I want them to have what we have. 

We were best friends growing up. Confidants. Playmates. Yes, I might have tried to sell him a rock from our gravel walkway for his only two dollars... but mostly we got on just fine. I remember conspiring to stay up all night in sleeping bags on Christmas Eve, only to fall asleep just as I'm sure things got interesting around the Christmas tree. Riding bikes together to the library across town. Adventures when I started driving and we could go off the two of us for real. We crossed a state line and laughed like crazy, wondering what mom and dad would think. We were always in cahoots. 

This is the summer of getting along for my children. They are 5 and almost 3 {21 months apart...} and can spend hours either playing together seamlessly or they spend the day at each other poking and taunting and driving each other mad. 

I remember having those crazy at each others throats days with my brother as well... but they were the minority. 

But then, I don't really remember when I was 5 and he was 3. There's probably a reason for that. 

Watching my kids and their relationship unfold is fascinating. Complicated. And utterly silly and hopeful. 

{and now... I have to cut this short to end a stomping screaming match of wills upstairs.... oh yes there's a reason why we have selective memories from childhood!!}

Saturday, July 7, 2012

Rain is a Beautiful Thing

A couple of days ago, the city experienced the first rain of the Monsoon season this year. The weather is still rainy. It's a good feeling. 

The kind of heat that the city of Delhi faces during its summers cannot be cooled by the air conditioners at homes or in cars, or by ice creams or water parks. The city needs to drench. It needs to soak its sun-tanned feet in the rain water. In moments when needed, rain is a beautiful thing. 


I was out, without an umbrella, when it rained a couple of days ago. Like everybody else, I rushed towards the metro station that evening. While I was rushing, I noticed a few cliche rainy day scenes.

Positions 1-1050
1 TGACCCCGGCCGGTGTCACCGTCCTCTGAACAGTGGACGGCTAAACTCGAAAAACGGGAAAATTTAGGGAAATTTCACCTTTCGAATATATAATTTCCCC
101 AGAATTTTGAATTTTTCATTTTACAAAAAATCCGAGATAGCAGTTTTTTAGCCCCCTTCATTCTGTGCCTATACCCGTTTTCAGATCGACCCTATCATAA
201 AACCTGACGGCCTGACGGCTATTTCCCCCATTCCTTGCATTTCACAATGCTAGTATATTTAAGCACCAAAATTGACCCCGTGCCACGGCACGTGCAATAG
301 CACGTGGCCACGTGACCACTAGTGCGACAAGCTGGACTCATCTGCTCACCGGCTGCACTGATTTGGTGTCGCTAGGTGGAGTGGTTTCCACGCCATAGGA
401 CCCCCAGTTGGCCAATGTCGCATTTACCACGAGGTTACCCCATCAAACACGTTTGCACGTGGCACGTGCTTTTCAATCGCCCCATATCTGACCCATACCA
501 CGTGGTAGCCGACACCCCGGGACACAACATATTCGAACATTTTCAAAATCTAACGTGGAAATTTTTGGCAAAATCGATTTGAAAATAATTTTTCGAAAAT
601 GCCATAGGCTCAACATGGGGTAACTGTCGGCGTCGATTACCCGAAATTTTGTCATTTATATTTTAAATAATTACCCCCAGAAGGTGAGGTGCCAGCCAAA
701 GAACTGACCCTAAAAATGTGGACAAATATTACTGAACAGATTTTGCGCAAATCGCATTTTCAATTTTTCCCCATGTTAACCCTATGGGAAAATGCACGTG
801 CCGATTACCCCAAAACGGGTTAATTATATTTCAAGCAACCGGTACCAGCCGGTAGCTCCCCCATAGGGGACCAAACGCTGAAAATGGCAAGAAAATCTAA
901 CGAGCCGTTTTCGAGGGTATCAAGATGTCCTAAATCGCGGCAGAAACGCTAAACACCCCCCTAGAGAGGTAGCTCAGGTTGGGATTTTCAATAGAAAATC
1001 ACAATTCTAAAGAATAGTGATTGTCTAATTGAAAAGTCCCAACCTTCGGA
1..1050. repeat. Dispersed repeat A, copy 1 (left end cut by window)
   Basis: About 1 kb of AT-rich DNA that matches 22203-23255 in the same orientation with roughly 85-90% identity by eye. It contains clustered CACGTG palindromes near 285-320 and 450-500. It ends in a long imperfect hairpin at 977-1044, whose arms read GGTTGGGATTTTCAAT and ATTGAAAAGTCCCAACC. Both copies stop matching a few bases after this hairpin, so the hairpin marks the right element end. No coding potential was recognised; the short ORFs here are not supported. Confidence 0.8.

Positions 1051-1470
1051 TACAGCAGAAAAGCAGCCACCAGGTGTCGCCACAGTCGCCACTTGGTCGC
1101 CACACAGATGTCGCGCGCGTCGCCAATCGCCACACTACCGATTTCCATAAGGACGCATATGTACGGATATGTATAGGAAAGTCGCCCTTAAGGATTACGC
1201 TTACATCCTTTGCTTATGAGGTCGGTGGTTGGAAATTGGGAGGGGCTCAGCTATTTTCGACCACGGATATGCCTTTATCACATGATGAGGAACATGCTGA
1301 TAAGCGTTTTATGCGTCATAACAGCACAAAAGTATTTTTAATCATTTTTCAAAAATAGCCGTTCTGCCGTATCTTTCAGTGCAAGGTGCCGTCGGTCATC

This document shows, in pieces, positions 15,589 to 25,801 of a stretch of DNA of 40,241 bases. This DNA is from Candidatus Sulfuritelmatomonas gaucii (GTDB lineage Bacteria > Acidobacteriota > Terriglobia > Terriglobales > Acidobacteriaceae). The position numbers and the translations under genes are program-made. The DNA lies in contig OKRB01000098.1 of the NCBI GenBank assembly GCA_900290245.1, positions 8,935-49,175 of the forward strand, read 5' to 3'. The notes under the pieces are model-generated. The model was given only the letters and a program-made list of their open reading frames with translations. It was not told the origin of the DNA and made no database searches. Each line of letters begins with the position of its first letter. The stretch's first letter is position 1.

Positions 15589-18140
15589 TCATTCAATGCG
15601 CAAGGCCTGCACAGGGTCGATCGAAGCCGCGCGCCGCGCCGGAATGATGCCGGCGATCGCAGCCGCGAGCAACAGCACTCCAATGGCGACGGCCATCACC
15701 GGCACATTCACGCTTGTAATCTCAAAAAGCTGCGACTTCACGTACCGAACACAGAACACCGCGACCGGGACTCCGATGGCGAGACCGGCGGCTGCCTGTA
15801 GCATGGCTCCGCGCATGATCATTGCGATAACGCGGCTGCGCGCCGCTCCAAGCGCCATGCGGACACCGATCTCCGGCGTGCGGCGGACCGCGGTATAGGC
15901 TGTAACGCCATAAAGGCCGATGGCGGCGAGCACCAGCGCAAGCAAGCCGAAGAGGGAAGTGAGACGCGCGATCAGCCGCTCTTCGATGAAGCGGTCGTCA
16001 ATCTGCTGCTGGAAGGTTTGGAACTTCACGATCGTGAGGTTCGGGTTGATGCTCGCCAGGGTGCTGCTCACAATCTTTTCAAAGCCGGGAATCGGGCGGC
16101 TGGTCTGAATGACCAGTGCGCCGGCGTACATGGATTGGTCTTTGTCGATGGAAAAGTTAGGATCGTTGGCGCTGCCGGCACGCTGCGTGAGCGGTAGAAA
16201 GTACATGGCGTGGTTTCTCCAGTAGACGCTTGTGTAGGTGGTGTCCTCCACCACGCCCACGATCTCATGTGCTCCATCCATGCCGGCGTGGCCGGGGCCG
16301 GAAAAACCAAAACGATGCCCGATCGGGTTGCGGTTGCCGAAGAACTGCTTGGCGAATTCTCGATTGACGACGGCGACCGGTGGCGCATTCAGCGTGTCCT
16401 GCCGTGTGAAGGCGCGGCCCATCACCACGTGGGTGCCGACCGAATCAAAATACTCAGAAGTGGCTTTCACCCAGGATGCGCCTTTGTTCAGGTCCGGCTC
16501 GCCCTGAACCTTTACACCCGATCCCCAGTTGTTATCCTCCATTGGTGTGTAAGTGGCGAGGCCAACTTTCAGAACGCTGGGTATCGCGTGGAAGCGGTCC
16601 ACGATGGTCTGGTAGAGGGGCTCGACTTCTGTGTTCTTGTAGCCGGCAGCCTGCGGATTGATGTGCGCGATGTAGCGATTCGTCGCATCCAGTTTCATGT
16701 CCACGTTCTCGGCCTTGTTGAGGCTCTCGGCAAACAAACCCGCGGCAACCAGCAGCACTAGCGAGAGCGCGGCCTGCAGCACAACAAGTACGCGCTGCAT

People hurrying to find a place under the roof of the near-by bus stop. 

Fruit-sellers hurriedly wrapping their fruit baskets. 

A guy running past me.

Cars splashing muddy water as the drivers drove through puddles. 

This was not how I was going to experience the first rain of the season. I slowed down. I decided I was going to enjoy it. Though I knew I could not spread my arms, look up at the dark sky to feel the raindrops on my face, and sing or laugh in the middle of road. But I did not want to rush anymore. Because the rain did not annoy me. Because the cool breeze did not make me lose my mind. I had always been somebody who enjoyed rains and I wanted to continue to be that somebody. 

The best thing about rains is that they bring a smile on your face and you don't mind the cool breeze tangle your hair. And because suddenly romance is on your mind, all you start to wish for is for that one person to be there with you; to walk hand in hand in the rain, or to find a shelter together and giggle all the time until the rain stops. 

Rain makes me feel like I am beautiful.

Like I am relaxed.

Like I am happy.

Like there is somebody right out there for each one of us.

Like it's Paris or Rome. Because love is always in the air when it rains. 

Weekend Wishes.


Happy weekend.

What are your plans this weekend?

Tuesday, July 3, 2012

I Missed Home.

The ache for home lives in all of us, the safe place where we can go as we are and not be questioned.- Maya Angelou

The sojourn is over. It was exhausting. Contemplative. Confusing. A hurt on the ego.

But, the good thing is that it is over. 

I missed home. 

I missed the compress of my bed's mattress- its conformed, subtle, honest stability. 

I missed the knowledge of my room- how I know every corner of it, how I could point out at an object in its very place. I missed the comfort of the settled dust that seems to crop up every night, gathers up a little more. I missed the familiar pattern of the dancing motes in the single ray of sunshine that enters our drawing room. 

How every fallen hair gathers itself among its compadres in one corner, putting on solidarity, mustering more courage.

Or, how every little act transforms itself into a self-composed display of synchronicity.

I dwell on these things when I am away. I dwell on the little glow-in-the-dark stars that line my bedroom ceiling. How they stay there pointing to me a simple, well-guarded fact that here is now. In this place, in this moment, in this time, in this person- that is me.

Above is the shuffling of the last furniture that finally finds a place in a home.

Below is the rustic familiarity of an alien home, one could never relate to.

On nights such as these, I wait and watch. I wait for a tear to creep its way because this missing makes me want to hold on to everything that composes my life. And, I watch everything that surrounds me- every little book in its place, every furniture stuck in time and memory, every person- the same as before.

It is not so much that I love everything about this place- this little shack of a place that we have come to acknowledge as our home. But, it is more of the feeling of lack of origin... when I am away.

No one else's bed could have the right amount of bounce.

It is as simple as that.

No one else's home could have the exact wall patches that have formed in my room over the years.

Some things just belong to us. And, we belong in some things.

No wonder, I missed home.